The proposed law applies to a broad class of U.S. expatriates and Canadians who could now be subject to fines, interest penalties, criminal sanctions, and denial of entry into the United States. Under the proposed approach, Canadian banks will have to look to their records on birth places, residences, Social Insurance Numbers and other information to see if any “U.S. person” holds an account. “U.S. person” is a defined term that includes many more people in Canada than almost anyone realizes. It includes U.S. citizens and non-citizens with various personal or economic ties to the United States (for example, former green card holders now residing in Canada).
Canadian snowbirds who travel to the United States for part of each year may also be caught in the tax web if they are deemed to be U.S. persons under facts and circumstances tests. So-called ‘accidental Americans’, including Canadians with U.S. citizen parents who have never stepped foot in the United States, are also swept up in the net. Finally, any Canadians who jointly hold accounts with a U.S. person for family or business purposes will see their sensitive financial information shipped south of the border too.
All Canadian businesses that are partly owned by a “U.S. person” will also have their sensitive financial account information disclosed to the IRS. This includes confidential information that, if improperly revealed to competitor firms, could harm the ability of Canadian businesses to compete against U.S. firms. In light of recent disclosures surrounding U.S. state-sponsored corporate espionage, the Canadian business community should be yelling to the rooftops about this commercial confidentiality concern.
The concerns that I have over the continued erosion of privacy, and the legislative procedural manner in which it is occurring, are perhaps best summarized by Chantal Bernier, Assistant Privacy Commissioner of Canada, who, when speaking before the Senate Standing Committee on Transport and Communications said that:
With respect to Parliamentary oversight, one of our consistent concerns about the API/PNR program is the lack of transparency and the degree to which the details of the program are contained in regulations and are negotiated secretly with other countries. While we understand that international negotiations require a degree of secrecy, transparency requires that secrecy be kept to a minimum so that law abiding citizens have a proper understanding of the system put in place and the level of intrusion that is proposed.
Fundamental questions about the API/PNR Program such as the data elements that are provided to CBSA, how this information can be used, with whom it may be shared and how long it is retained cannot be found in the Customs Act. To a large degree, these matters have been shaped by negotiations with other jurisdictions, most notably with the European Union.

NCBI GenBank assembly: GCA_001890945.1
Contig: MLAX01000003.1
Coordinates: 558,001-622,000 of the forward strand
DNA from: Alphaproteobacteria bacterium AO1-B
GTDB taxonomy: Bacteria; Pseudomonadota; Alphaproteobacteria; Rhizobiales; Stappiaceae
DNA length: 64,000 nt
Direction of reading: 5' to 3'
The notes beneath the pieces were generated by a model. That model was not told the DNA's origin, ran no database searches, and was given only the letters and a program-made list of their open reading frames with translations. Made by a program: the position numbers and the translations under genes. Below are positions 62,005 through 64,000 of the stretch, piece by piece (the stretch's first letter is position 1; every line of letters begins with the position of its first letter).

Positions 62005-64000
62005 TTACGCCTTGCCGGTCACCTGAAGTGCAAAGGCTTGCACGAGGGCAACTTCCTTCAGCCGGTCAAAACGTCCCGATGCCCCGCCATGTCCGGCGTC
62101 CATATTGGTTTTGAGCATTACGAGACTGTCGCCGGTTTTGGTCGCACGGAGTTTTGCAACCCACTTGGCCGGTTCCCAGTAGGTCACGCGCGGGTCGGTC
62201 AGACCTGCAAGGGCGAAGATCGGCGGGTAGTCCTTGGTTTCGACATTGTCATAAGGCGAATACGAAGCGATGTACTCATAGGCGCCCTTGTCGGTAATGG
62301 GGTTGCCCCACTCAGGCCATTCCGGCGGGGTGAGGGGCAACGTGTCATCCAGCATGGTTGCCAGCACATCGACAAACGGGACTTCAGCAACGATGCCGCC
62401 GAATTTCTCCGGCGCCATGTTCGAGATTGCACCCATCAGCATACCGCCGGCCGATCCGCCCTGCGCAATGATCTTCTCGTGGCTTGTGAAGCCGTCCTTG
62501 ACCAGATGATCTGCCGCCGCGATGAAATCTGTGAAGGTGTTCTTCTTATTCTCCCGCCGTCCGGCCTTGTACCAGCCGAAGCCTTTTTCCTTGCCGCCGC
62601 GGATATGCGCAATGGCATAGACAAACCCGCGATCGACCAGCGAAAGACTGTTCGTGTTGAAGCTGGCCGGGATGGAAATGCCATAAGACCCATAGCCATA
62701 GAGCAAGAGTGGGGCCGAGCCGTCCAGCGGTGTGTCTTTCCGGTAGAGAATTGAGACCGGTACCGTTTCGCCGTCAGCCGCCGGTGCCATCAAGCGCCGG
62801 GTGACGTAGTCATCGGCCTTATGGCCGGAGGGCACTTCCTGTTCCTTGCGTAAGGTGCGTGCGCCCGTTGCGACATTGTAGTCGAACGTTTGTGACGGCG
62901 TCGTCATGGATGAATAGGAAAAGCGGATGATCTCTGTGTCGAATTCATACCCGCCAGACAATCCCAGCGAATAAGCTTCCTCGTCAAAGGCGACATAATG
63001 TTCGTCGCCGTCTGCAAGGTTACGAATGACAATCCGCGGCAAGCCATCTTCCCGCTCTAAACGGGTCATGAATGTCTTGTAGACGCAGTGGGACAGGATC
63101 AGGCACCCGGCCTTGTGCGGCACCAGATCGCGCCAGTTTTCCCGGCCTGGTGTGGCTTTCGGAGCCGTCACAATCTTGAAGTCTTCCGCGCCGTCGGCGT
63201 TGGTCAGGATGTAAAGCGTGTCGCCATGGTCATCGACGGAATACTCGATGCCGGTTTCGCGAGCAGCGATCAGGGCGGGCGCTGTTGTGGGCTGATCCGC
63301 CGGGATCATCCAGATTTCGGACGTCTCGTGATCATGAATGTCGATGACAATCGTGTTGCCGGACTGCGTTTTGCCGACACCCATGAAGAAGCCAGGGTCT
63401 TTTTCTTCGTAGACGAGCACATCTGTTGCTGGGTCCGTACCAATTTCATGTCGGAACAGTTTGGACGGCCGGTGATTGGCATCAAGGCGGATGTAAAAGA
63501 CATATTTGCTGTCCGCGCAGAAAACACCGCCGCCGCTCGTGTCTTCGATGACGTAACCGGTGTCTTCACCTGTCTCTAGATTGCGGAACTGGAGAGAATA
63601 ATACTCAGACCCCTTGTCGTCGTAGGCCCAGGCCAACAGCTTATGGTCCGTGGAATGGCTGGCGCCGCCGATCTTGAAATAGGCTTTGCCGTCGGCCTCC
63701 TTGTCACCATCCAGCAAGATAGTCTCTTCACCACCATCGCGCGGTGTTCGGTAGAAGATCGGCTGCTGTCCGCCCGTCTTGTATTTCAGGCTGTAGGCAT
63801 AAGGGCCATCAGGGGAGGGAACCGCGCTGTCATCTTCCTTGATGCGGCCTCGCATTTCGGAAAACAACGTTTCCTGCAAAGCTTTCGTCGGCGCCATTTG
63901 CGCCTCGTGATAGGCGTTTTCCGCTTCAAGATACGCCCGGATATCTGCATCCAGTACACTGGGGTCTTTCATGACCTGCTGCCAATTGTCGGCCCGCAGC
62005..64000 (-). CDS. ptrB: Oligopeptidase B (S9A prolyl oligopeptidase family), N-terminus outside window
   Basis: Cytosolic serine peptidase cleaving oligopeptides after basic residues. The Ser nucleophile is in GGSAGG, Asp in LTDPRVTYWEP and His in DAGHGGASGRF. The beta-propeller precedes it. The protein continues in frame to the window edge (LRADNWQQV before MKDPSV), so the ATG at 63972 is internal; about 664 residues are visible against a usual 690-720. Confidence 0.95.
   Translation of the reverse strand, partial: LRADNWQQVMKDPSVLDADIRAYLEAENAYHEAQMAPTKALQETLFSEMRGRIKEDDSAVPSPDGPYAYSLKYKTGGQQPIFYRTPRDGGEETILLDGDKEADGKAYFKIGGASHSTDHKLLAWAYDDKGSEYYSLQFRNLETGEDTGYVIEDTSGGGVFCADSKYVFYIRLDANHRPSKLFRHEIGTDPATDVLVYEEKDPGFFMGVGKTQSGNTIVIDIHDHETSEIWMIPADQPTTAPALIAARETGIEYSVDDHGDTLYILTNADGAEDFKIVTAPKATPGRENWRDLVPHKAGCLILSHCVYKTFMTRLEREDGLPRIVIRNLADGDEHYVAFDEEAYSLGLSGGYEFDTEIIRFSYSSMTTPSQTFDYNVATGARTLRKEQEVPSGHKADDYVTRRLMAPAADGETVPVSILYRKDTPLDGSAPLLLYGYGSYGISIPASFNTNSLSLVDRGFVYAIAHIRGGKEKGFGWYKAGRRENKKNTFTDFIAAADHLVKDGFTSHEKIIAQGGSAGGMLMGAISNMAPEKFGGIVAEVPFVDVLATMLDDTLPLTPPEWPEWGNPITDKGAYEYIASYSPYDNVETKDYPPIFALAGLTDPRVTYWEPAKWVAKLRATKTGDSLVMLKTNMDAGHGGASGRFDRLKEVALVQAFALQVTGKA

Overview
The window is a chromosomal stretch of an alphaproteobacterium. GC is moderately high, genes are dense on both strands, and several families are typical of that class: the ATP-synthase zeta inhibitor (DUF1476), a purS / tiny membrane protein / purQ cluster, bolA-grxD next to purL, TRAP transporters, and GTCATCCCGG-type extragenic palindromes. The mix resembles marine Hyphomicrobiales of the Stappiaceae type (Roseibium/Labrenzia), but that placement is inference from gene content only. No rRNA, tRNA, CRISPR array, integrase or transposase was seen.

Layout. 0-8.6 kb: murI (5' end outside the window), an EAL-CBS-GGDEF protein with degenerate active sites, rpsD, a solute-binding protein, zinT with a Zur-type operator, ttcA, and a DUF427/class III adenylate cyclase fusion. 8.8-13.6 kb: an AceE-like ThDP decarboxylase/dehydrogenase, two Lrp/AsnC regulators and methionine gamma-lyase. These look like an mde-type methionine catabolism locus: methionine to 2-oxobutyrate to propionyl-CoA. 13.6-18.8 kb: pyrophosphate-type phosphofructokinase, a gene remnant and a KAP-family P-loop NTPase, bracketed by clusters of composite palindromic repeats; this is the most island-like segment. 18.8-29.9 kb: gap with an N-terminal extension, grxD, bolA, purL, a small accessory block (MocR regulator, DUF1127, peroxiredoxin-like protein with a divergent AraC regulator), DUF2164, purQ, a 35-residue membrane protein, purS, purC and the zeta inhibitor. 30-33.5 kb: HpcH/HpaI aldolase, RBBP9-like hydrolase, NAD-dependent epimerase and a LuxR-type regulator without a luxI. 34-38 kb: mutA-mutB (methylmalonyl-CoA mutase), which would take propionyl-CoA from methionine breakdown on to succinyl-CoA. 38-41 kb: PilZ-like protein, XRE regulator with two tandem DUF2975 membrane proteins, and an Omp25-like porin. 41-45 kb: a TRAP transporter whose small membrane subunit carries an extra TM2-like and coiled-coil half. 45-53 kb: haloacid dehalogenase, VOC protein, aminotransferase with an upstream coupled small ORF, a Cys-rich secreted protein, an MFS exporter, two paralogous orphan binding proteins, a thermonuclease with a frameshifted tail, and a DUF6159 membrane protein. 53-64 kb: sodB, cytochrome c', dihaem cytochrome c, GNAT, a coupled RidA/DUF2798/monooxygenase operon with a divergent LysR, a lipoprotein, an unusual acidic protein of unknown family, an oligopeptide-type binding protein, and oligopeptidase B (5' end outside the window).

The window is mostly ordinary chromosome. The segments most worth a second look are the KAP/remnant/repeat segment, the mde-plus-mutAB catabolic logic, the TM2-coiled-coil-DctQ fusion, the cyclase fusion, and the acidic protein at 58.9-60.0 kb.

A new PNR Agreement is currently being negotiated with the European Union. Based on the Agreement between the EU and US that was approved earlier this year, we are concerned that, under a new Canada-EU Agreement, the amount of information collected by CBSA will increase, it will be used for more purposes, and it will be retained longer.
In doing research for this blog post,I stumbled upon the following report from the Office of the Privacy Commissioner of Canada, which gives rise to additional concerns.
A Canadian woman wanted to hire a Bangladeshi man as a live-in caregiver for her child. The man applied for a work permit at the Canadian High Commission in Dhaka and supplied all the necessary documents.
To strengthen the man’s application, the woman asked her MP to send a letter of support to the High Commission. She also asked the MP to attach to his letter copies of personal documents such as her passport and federal income tax assessment, which included her date of birth, Social Insurance Number and other personal information.
The MP’s office forwarded all this information to officials of Citizenship and Immigration Canada at the Canadian High Commission in Dhaka.
The man’s application for a work permit was refused. Following standard practice, the Immigration official returned to the man the entire contents of his file, which included not only his documents, but also the woman’s personal documents sent by the MP’s office.
According to the woman, the man then shared her personal information with family and friends. She was concerned that this disclosure could result in identity theft or jeopardize her safety if she travelled to Bangladesh. She complained to our Office.
Citizenship and Immigration acknowledged that it did not have the complainant’s consent and that her personal information should not have been disclosed to the man. At our request, officials apologized to the complainant in a letter.